Salaam! I’m back in Jerusalem now wrapping up the final 6 weeks of the program after last week’s amaaaaazing trip to Jordan! There’s so so much to share about the trip so I’ll stick to highlights for now…
For months now I’ve been writing and thinking about those “other” and “normal” themes. I’ve been noticing how so much of what I think of as so “other” from me I actually experience to be far more “normal” than I thought I would, once I get up close and personal with it. Such was the case in Jordan, an Arab country. For example, our first day there we stayed at an Eco-Friendly guest house and going on a hike with several Jordanians and an Egyptian. So, there we are, wandering the wilderness walking side by side as Jews, Israelis, and Arabs. In the conversation we shared, which was just like any conversation I’d have with friends at home, I was so moved by how much more we had in common and our collective enthusiasm around that. On the flip side, it saddens me to think how on an individual basis none of us really know each other but so frequently hear members of our nations speaking of the other with so much hate. It’s understood, it’s complicated, it’s sad, and yet it’s still so hopeful.
Speaking of “normal…” Despite the peace treaty, there’s nothing much really normal about the relationship between Israel and Jordan. As such, our security measures required us to refrain from speaking Hebrew, not tell anyone we were a group from Israel, our Israeli members were asked by our leadership to lie about their nationality, and it was definitely not a smart move to engage in political conversation about the Middle East, even with each other, in public. The relationship between Jordan and Israel reminded me of middle school friendships. It was like Jordan was a part of the popular crowd, which hated that loser Israel, but Jordan was the nice one in the group and willing to quietly befriend Israel as long as Israel didn’t show too much enthusiasm or speak too loudly about the friendship. Understanding that this relationship is complex, I don’t illustrate this analogy to criticize it, rather just highlight my critical thinking about it. Really, I mean that.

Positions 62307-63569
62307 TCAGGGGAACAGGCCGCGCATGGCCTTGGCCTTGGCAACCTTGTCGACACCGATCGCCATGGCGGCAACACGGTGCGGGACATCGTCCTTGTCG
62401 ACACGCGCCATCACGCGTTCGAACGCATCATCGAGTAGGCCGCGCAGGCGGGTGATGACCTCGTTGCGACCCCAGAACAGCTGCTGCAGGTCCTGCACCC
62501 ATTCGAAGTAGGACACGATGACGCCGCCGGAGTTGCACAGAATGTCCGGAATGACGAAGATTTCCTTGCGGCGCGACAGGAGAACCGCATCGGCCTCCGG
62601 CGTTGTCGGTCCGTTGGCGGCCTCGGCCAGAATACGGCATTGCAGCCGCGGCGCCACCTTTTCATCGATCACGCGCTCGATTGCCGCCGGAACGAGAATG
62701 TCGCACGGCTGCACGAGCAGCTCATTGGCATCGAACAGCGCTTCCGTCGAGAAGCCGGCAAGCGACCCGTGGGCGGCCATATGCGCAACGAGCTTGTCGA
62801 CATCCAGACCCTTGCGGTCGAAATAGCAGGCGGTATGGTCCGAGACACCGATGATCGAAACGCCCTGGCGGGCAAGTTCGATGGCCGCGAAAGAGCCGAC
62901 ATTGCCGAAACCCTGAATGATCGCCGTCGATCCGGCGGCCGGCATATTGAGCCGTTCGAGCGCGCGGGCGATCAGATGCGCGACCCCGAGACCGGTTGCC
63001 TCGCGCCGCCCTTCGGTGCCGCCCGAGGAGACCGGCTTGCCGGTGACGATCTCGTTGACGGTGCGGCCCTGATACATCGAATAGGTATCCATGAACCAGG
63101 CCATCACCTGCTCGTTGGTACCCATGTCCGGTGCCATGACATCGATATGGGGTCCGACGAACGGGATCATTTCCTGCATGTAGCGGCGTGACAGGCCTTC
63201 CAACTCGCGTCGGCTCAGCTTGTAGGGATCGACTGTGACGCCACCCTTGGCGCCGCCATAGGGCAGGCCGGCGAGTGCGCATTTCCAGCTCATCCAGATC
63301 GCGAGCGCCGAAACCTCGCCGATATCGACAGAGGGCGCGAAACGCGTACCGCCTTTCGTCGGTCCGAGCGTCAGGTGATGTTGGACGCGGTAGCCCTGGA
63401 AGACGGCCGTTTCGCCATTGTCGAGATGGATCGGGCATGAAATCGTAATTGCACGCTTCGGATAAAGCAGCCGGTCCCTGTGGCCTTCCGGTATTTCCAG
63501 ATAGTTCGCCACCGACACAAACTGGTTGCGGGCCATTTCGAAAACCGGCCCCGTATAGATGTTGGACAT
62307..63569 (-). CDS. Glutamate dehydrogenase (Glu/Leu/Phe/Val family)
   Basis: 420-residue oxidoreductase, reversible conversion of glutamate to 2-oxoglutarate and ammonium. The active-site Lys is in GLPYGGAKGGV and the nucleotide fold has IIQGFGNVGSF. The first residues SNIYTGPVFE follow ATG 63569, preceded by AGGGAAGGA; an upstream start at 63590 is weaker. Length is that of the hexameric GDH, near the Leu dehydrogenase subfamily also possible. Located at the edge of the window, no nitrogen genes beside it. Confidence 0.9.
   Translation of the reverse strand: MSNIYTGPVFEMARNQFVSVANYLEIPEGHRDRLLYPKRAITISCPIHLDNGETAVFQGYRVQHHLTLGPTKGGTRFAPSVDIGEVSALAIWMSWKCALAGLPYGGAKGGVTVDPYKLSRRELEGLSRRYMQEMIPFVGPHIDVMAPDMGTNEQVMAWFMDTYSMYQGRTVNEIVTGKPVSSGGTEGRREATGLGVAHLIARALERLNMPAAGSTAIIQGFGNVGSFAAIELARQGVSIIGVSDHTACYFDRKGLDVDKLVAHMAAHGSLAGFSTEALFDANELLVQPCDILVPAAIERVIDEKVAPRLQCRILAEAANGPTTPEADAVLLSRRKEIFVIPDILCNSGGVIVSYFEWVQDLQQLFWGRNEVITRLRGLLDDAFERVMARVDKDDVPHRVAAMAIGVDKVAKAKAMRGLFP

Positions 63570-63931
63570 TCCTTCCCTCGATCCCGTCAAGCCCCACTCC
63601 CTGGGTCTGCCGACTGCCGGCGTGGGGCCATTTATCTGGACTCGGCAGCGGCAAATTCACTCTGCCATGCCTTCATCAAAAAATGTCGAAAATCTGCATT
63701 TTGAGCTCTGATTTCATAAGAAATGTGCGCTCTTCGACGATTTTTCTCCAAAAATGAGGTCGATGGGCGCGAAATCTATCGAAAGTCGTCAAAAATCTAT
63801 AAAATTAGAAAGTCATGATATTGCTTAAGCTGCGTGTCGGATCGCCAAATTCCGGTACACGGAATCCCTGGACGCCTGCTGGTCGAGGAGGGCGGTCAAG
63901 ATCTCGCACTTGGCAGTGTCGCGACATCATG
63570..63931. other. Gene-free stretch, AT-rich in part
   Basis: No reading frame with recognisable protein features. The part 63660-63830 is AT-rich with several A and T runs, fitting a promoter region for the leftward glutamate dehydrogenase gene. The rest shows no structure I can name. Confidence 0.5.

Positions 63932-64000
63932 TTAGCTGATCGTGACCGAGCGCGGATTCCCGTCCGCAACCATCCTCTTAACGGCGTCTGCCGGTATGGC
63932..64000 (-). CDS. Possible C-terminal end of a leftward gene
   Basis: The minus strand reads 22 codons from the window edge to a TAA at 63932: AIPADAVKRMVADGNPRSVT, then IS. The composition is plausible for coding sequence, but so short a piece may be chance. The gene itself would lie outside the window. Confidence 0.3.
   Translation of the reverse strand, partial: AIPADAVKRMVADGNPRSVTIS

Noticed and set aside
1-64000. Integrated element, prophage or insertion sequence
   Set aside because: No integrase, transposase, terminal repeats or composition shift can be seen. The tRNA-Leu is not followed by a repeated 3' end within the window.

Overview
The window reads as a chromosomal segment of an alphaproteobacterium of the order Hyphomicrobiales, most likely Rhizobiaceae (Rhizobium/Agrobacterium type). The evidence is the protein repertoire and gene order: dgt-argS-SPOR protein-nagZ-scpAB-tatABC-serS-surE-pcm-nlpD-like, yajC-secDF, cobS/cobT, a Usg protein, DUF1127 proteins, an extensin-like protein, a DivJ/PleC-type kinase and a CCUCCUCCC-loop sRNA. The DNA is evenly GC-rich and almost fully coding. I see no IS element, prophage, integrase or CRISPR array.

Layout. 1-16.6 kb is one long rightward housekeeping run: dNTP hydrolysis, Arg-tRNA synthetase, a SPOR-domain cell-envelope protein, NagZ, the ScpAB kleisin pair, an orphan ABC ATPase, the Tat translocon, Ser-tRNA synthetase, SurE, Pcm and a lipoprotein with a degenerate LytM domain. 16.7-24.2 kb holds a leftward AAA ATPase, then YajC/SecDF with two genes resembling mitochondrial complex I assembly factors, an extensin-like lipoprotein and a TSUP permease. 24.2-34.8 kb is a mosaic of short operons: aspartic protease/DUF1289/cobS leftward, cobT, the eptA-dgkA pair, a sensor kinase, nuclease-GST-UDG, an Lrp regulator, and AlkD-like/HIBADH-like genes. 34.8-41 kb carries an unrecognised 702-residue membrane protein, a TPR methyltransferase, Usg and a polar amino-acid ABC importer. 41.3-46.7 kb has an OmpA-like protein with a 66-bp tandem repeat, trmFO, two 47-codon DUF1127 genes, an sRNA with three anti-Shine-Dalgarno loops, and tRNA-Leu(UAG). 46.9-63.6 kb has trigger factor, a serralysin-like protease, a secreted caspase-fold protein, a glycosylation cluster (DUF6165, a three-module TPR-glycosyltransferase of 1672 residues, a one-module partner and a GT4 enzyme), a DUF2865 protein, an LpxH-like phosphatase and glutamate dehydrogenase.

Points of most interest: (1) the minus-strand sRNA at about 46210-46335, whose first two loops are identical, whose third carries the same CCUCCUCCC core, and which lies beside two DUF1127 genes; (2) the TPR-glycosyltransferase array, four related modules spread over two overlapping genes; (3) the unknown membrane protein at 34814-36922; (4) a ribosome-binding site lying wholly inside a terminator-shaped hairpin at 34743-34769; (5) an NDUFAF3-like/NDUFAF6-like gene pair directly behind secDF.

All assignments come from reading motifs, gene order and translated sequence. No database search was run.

So, the food. Really? It was ridiculous. Best hummus I’ve ever had in my life. Probably the most hummus I’ve ever had in my life, too. The tahina was prepared differently with water, yogurt, and onions mixed in (I will be living off that when I get home), the falafel was super tasty too, and generally, I’d say we all ate pretty well :) Ah, and perhaps one of the most memorable moments out at lunch was in Petra when the waiter offered 500 camels for me to be his wife. Well, it was only 13 years ago when my family was offered about 25 for me so if there were no other indicators to prove I'm moving up in the world at least now we have one.
There’s so much more I want to share about some of our visits, but, we were actually told we’re not able to release any information about any of the individuals we met with because several of them could be at risk of losing their jobs if it’s known that they met with a group from Israel. How bout that? So… those good stories will have to wait til I get home and can tell ya’ll in person.
Finally, the last day Phil, Rachel, Gabe, Amy, and I stayed on for a day trip to Petra. It was so so much fun! I have to say though, I still think it has nothing on Hampi given that Petra has so many tourists, is so expensive, and is also so big that it lacks the intimate environment Hampi has, but still it was worth every penny and every minute spent there. The whole trail is 3.5 km and we made it all the way there and back over the span of a full day. There were lots of laughs, mini adventures, and lots of climbing along the way.
Well, I could talk for hours about the Jordan trip and how much I loved it but I think some is best saved for my return home. In the meanwhile stay tuned for the final 1 or 2 blog posts from my year overseas adventure!
P.S. I almost forgot one of the most exciting parts about the trip was how much of my Arabic came back! I also learned a few additional fun words and phrases: Zaki is what you say to express the food that you're eating is good, Al HaKefak (also used as slang in Israel) means as you like/wish/so desire/etc., mumtaz means perfect, and finally itcharrafna means nice to meet you :)
P.P.S. Pix aren't uploading so check out my album on facebook and also see the pix I'm tagged in on Amy Milin's album.
Tuesday, May 10, 2011
Written one week ago...
I have never had more of a genuinely Israeli experience than I did this prior weekend.